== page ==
But now he’s in trouble: Either he knew about the scam, in which case he is up to his nostrils in it, though he will forever deny it; or he didn’t know about it, in which case he has lost control of what’s going on at the company.
The EPA, CARB, and the Justice Department are working together on this investigation. It could get expensive: the Justice Department could hit Volkswagen with up to $37,500 in fines for each car sold, or about $18 billion in total.
The company has ordered dealers to halt sales of model-year 2015 and 2016 cars equipped with this type of turbodiesel, along with used cars with those engines. But these cars make up about 20% to 25% of Volkswagen’s already struggling sales in the US.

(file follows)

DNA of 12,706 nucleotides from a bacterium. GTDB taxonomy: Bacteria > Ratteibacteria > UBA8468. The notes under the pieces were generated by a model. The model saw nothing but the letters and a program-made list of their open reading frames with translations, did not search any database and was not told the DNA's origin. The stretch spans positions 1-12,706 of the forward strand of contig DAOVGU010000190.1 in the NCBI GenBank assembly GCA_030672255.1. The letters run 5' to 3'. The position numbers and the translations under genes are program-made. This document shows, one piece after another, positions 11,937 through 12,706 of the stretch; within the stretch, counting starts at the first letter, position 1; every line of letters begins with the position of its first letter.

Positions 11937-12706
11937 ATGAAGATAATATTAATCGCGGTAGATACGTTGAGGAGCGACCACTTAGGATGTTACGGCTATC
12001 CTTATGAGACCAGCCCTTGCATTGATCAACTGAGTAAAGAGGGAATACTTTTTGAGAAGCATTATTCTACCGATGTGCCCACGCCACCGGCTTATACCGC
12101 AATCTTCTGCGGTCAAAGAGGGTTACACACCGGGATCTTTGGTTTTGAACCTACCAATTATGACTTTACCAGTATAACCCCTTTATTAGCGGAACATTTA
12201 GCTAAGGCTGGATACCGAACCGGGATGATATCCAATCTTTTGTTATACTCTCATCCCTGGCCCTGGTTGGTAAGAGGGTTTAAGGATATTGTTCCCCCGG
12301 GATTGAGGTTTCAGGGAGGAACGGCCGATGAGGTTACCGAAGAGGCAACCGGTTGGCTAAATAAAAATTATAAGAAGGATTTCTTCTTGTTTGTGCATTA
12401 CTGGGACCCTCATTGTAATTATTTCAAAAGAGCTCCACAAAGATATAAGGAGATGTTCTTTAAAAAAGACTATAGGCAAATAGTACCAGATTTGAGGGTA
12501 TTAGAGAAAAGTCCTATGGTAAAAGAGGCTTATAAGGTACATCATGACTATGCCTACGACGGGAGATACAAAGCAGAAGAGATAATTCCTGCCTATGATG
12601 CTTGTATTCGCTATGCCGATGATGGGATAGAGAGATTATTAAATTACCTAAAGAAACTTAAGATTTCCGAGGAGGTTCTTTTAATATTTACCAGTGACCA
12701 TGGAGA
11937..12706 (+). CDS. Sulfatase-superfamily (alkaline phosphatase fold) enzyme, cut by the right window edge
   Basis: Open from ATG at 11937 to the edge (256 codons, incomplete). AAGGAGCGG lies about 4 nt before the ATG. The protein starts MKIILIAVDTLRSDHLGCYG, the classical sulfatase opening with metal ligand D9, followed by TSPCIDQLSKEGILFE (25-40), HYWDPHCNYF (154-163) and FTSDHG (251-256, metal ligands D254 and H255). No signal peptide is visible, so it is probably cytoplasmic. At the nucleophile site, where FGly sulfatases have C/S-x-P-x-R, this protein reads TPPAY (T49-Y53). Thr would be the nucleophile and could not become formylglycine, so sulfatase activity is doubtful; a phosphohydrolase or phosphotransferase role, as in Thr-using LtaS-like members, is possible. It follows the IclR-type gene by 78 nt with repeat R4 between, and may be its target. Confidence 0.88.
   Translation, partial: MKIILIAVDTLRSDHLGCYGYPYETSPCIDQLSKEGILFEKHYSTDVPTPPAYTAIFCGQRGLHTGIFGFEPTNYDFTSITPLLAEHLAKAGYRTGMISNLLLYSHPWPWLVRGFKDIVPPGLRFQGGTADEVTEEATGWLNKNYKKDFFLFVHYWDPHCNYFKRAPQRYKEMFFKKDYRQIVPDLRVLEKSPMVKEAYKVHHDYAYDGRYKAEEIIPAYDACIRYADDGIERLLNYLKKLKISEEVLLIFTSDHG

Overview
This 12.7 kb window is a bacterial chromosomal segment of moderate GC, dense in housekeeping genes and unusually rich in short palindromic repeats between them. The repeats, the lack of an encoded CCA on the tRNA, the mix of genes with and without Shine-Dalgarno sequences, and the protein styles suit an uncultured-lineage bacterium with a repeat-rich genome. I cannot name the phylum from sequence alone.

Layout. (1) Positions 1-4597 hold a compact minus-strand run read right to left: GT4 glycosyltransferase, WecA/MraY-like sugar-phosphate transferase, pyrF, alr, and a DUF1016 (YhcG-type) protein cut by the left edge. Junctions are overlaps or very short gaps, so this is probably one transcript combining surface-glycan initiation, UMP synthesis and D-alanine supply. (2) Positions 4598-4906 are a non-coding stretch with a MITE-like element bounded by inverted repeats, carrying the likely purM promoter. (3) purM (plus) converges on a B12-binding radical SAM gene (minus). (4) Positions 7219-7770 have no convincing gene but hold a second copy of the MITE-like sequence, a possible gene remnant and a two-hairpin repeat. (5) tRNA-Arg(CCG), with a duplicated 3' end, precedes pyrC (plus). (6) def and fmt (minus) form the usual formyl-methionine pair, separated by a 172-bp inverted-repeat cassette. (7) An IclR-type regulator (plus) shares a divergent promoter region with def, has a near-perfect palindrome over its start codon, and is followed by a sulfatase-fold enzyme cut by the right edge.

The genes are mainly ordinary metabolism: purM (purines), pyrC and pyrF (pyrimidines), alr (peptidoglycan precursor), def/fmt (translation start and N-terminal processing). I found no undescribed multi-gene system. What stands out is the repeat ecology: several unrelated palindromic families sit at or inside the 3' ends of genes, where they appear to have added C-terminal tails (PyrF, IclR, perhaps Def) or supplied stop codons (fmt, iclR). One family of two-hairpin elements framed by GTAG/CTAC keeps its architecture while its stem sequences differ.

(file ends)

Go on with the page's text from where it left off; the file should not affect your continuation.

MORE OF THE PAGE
Within the first two hours of trading in Frankfurt today, Volkswagen shares plunged 23%, when bottom fishers jumped into the fray. The shares closed at €132.20, down 19% for the day. In early April, before German stocks began their trip toward a bear market, Volkswagen shares were trading at €253, now having crashed 48% in five months.
How long did the company think it could keep this secret algo secret? Or the more pressing question: why did it take regulators so long to catch that fraud? We might never know the answer.
In addition to the problems Volkswagen has had in the US, it is now at risk of becoming a pariah. And it will have to persuade consumers to buy diesels that, with all their emission controls enabled, suddenly offer degraded performance, fuel economy, and durability.